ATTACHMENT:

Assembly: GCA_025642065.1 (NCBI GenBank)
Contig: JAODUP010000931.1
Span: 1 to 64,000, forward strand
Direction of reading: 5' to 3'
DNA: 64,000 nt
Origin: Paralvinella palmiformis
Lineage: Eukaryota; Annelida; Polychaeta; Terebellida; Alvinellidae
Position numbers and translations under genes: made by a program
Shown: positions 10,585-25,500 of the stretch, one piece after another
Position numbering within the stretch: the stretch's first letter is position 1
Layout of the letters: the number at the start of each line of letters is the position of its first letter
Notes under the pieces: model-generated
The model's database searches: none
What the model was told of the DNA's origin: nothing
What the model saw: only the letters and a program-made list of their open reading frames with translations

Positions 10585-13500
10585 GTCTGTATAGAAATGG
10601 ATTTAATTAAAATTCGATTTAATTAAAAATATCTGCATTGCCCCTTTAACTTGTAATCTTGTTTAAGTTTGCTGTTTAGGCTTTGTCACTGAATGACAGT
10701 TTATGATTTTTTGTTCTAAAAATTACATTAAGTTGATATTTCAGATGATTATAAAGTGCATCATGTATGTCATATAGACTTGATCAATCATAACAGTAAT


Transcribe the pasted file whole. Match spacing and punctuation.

Assembly: GCA_025642065.1 (NCBI GenBank)
Contig: JAODUP010000931.1
Span: 1 to 64,000, forward strand
Direction of reading: 5' to 3'
DNA: 64,000 nt
Origin: Paralvinella palmiformis
Lineage: Eukaryota; Annelida; Polychaeta; Terebellida; Alvinellidae
Position numbers and translations under genes: made by a program
Shown: positions 10,585-25,500 of the stretch, one piece after another
Position numbering within the stretch: the stretch's first letter is position 1
Layout of the letters: the number at the start of each line of letters is the position of its first letter
Notes under the pieces: model-generated
The model's database searches: none
What the model was told of the DNA's origin: nothing
What the model saw: only the letters and a program-made list of their open reading frames with translations

Positions 10585-13500
10585 GTCTGTATAGAAATGG
10601 ATTTAATTAAAATTCGATTTAATTAAAAATATCTGCATTGCCCCTTTAACTTGTAATCTTGTTTAAGTTTGCTGTTTAGGCTTTGTCACTGAATGACAGT
10701 TTATGATTTTTTGTTCTAAAAATTACATTAAGTTGATATTTCAGATGATTATAAAGTGCATCATGTATGTCATATAGACTTGATCAATCATAACAGTAAT